A talk by Dr Mark Davis, Associate Professor of Sociology and Founding Director of the Bauman Institute, University of Leeds.
A sociologist of economic life, Dr Davis is interested in the relationships between money, markets and morality. In particular, his research focuses upon the blurring of the modern distinction between State, Market and Civil Society and seeks to understand how processes of financialization are impacting upon the lived experiences of different social groups. Recently, he has co-produced a research agenda with the UK’s Alternative Finance movement – across government, business and progressive campaign organizations – that offers a sociological challenge to conventional economic interpretations of money and finance through the lens of “disruptive innovation”.
Dr Davis worked intermittently in France as an Expert Advisor to the Council of Europe (2008 – 2011) to develop the first Charter of Shared Social Responsibilities, adopted by the Committee of Ministers in January 2014. He continues to work as a consultant on social and economic policy with UK think tanks, chiefly Finance Innovation Lab, New Economics Foundation, and Compass, is a Fellow of the Royal Society of Arts, Manufactures and Commerce (FRSA), interested in the Citizens Economic Council and Inclusive Growth Commission initiatives, and has appeared in two independent documentary films linked to his research: The Trouble with Being Human These Days (2013) and Money: A Confused User’s Guide (2015). In 2010, Dr Davis founded the Bauman Institute, an international research and teaching centre established at the University of Leeds in recognition of sociologist Professor Zygmunt Bauman, a world-renowned intellectual and a famous resident of North Leeds from 1971 until his death in January 2017.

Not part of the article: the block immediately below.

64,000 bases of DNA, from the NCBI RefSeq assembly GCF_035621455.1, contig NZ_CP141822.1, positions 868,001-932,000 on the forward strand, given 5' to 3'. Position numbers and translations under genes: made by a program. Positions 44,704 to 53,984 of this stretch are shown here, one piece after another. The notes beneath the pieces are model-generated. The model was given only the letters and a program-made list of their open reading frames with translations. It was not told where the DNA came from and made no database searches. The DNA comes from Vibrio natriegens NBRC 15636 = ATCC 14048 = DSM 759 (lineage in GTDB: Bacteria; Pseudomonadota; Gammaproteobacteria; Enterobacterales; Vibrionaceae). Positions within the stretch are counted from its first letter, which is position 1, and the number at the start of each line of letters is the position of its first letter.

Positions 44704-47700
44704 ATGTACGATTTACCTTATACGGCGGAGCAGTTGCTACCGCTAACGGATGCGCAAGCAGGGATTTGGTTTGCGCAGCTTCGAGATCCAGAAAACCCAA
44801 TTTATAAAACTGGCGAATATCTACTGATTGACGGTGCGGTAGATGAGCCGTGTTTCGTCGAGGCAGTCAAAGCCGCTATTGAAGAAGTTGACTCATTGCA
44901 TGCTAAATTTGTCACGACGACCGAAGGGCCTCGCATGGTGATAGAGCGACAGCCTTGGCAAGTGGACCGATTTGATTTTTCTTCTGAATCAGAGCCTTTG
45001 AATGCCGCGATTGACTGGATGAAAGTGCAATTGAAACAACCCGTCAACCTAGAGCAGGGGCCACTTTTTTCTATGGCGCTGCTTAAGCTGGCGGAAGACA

A decade of global financial turmoil has thrown open major questions around traditional banking, lending and the international money markets. One response to this has been the emergence of ‘alternative finance’ – ostensibly founded on more moral grounds. Organisations operating in the alternative finance arena suggest that they can each be inclusive instruments of social change, delivering the power of money back to the public. They point to their capacity to contribute to sustainable growth and prosperity, which can in turn foster greater social cohesion, tackle rising inequalities, and provide greener infrastructure. But do they work, for whom and why? And who is leading this ‘quiet revolution’ in finance? Drawing upon recent research with both innovators and investors in the alternative finance sector, Dr Davis’s talk will address these important questions and assess the potential for a new form of truly ‘democratic finance’.